Andrea, as they fly up to the comet. "Look at them [the rocks barely missing the spacecraft], they're the size of houses.", yeah, and you sound really concerned. Justified because astronauts/cosmonauts/space-o-nauts are specifically trained to remain calm and in control despite all manner of disaster blowing up around them. Anyone remember the frantic panic in the famous quote "Houston, we have a problem"?
Téa Leoni's performance in this film just screams this. She does okay as the Smug SnakeIntrepid Reporter looking for a political scandal. It's when the end of the world is confirmed and she has to show she has hidden depths, that her acting takes a turn for the worse.
Emergency Presidential Address: The President makes the announcement about Wolf–Biederman, and then makes another announcement that the Messiah has failed, and that disaster is coming — and if anyone has any way at all to get out of the path of destruction they better get going.
The families that knew they couldn't outrun the wave and chose to send their last moments in meaningful, loving embrace rather than futile panic.
Failed a Spot Check: When the tsunami hits Manhattan, we see a man in a park reading a newspaper who doesn't notice the massive wave destroying the city until it swamps him. Doubly hilarious because everyone knew the asteroid was supposed to hit on that day, so even assuming someone did print a newspaper that morning, there would be nothing else worth reporting. Since he looks over 70 and wouldn't be eligible for the Ark as a result, it could be another instance of Face Death with Dignity.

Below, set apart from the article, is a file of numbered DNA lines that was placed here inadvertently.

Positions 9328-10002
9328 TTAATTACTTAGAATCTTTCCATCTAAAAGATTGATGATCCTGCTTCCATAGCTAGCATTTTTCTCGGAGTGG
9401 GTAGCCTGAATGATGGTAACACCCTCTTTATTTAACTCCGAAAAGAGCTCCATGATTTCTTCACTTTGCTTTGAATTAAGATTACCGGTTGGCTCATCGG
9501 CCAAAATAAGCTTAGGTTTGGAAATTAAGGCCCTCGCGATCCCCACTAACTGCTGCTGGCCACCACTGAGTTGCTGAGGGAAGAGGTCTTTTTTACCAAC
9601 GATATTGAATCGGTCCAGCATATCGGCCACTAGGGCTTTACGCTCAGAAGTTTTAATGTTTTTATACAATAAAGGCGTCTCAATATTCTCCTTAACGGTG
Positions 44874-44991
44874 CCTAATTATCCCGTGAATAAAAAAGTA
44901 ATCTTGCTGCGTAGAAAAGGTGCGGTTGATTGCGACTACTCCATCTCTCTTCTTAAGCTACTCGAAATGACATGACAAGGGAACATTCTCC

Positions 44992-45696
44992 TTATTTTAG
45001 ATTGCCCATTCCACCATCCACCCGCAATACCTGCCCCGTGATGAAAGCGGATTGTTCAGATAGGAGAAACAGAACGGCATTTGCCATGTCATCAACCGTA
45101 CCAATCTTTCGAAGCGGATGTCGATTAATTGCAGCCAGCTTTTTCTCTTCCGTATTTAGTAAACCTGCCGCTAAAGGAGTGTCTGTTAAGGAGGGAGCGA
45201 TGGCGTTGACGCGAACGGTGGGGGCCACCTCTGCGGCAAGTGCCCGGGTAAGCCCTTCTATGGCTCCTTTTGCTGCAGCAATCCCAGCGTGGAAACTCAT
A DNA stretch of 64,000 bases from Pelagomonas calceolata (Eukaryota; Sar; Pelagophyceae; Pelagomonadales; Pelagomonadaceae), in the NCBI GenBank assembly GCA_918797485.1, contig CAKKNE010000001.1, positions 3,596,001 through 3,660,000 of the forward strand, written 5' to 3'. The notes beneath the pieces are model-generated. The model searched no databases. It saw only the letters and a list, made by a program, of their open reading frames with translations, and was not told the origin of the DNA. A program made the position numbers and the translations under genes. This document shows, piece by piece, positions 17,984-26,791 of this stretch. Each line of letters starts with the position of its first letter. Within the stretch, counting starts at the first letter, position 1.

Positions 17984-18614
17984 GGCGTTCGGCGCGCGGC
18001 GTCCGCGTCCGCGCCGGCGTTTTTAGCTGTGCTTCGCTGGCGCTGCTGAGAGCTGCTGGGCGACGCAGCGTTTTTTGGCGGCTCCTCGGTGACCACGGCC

Free-Range Children: As Sarah's father is chaining up his motorcycle and putting bars on the window of his house because society is breaking down as the comet approaches, his daughter is away from home, by herself. True, she's an older teen - but it certainly provides some dissonance as to what her father really cares about.
Fulton Street Folly: Justified, in that the tidal wave naturally takes out the part of Manhattan Island that faces the bay.
Government Conspiracy: Played more realistically than most, they can only keep it secret for about a year. But still, constructing an Elaborate Underground Base requiring thousands of people and a new spacecraft? Surely someone would have blabbed sooner.
Idiot Ball: The astronomer in the beginning panicking about his discovery. He knew the world had well over a year until impact, yet still drove recklessly despite how precious his cargo of information was. Not to mention he didn't try to phone anyone about it until he was driving, rather than calling from the observatory.
Impeded Messenger: Astronomer Marcus Wolf (Smith), who realizes that the object is a comet on a collision course with Earth, tries to get the information out, but dies in a car accident before he can alert the world.
Indy Ploy: The Intrepid Reporter thinks she's investigating a sex scandal involving a woman called Ellie...until the moment the President of the United States enters the room and demands "What do you know about E.L.E?" She has to bluff out a response on the spot.
Infant Immortality: Averted, as we clearly see children among the masses of people trying in vain to escape the torrent of water that destroys the East Coast. Also subverted as Leo and Sarah manage to haul the latter's infant brother to higher ground where it's safe.